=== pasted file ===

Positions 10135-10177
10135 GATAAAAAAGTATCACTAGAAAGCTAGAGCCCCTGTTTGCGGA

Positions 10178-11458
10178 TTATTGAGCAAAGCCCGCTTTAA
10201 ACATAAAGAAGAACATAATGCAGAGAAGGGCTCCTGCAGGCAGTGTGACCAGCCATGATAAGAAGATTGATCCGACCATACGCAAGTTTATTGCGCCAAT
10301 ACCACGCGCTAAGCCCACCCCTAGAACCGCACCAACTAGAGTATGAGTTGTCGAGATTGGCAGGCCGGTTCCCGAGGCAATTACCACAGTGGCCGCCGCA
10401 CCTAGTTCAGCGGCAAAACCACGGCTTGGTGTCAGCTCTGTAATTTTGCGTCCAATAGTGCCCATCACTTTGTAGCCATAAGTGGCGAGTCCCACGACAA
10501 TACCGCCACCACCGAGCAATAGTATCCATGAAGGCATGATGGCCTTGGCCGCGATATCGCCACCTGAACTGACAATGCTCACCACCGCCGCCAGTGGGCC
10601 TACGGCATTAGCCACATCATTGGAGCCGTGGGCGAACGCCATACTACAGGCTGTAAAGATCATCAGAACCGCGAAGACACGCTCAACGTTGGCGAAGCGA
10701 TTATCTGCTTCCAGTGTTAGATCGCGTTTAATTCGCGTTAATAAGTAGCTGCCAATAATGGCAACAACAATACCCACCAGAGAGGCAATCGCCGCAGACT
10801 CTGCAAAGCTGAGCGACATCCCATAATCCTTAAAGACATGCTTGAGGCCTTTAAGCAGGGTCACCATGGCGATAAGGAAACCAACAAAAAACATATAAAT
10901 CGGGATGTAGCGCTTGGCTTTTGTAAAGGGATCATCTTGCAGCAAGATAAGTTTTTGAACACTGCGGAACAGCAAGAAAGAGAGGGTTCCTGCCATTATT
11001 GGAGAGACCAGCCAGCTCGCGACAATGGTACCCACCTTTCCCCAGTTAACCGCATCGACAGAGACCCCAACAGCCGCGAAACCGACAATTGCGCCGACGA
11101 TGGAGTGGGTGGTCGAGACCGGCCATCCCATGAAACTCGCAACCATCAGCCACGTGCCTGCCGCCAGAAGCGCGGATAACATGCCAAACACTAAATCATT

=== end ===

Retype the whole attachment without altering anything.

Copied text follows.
Positions 10135-10177
10135 GATAAAAAAGTATCACTAGAAAGCTAGAGCCCCTGTTTGCGGA

Positions 10178-11458
10178 TTATTGAGCAAAGCCCGCTTTAA
10201 ACATAAAGAAGAACATAATGCAGAGAAGGGCTCCTGCAGGCAGTGTGACCAGCCATGATAAGAAGATTGATCCGACCATACGCAAGTTTATTGCGCCAAT
10301 ACCACGCGCTAAGCCCACCCCTAGAACCGCACCAACTAGAGTATGAGTTGTCGAGATTGGCAGGCCGGTTCCCGAGGCAATTACCACAGTGGCCGCCGCA
10401 CCTAGTTCAGCGGCAAAACCACGGCTTGGTGTCAGCTCTGTAATTTTGCGTCCAATAGTGCCCATCACTTTGTAGCCATAAGTGGCGAGTCCCACGACAA
10501 TACCGCCACCACCGAGCAATAGTATCCATGAAGGCATGATGGCCTTGGCCGCGATATCGCCACCTGAACTGACAATGCTCACCACCGCCGCCAGTGGGCC
10601 TACGGCATTAGCCACATCATTGGAGCCGTGGGCGAACGCCATACTACAGGCTGTAAAGATCATCAGAACCGCGAAGACACGCTCAACGTTGGCGAAGCGA
10701 TTATCTGCTTCCAGTGTTAGATCGCGTTTAATTCGCGTTAATAAGTAGCTGCCAATAATGGCAACAACAATACCCACCAGAGAGGCAATCGCCGCAGACT
10801 CTGCAAAGCTGAGCGACATCCCATAATCCTTAAAGACATGCTTGAGGCCTTTAAGCAGGGTCACCATGGCGATAAGGAAACCAACAAAAAACATATAAAT
10901 CGGGATGTAGCGCTTGGCTTTTGTAAAGGGATCATCTTGCAGCAAGATAAGTTTTTGAACACTGCGGAACAGCAAGAAAGAGAGGGTTCCTGCCATTATT
11001 GGAGAGACCAGCCAGCTCGCGACAATGGTACCCACCTTTCCCCAGTTAACCGCATCGACAGAGACCCCAACAGCCGCGAAACCGACAATTGCGCCGACGA
11101 TGGAGTGGGTGGTCGAGACCGGCCATCCCATGAAACTCGCAACCATCAGCCACGTGCCTGCCGCCAGAAGCGCGGATAACATGCCAAACACTAAATCATT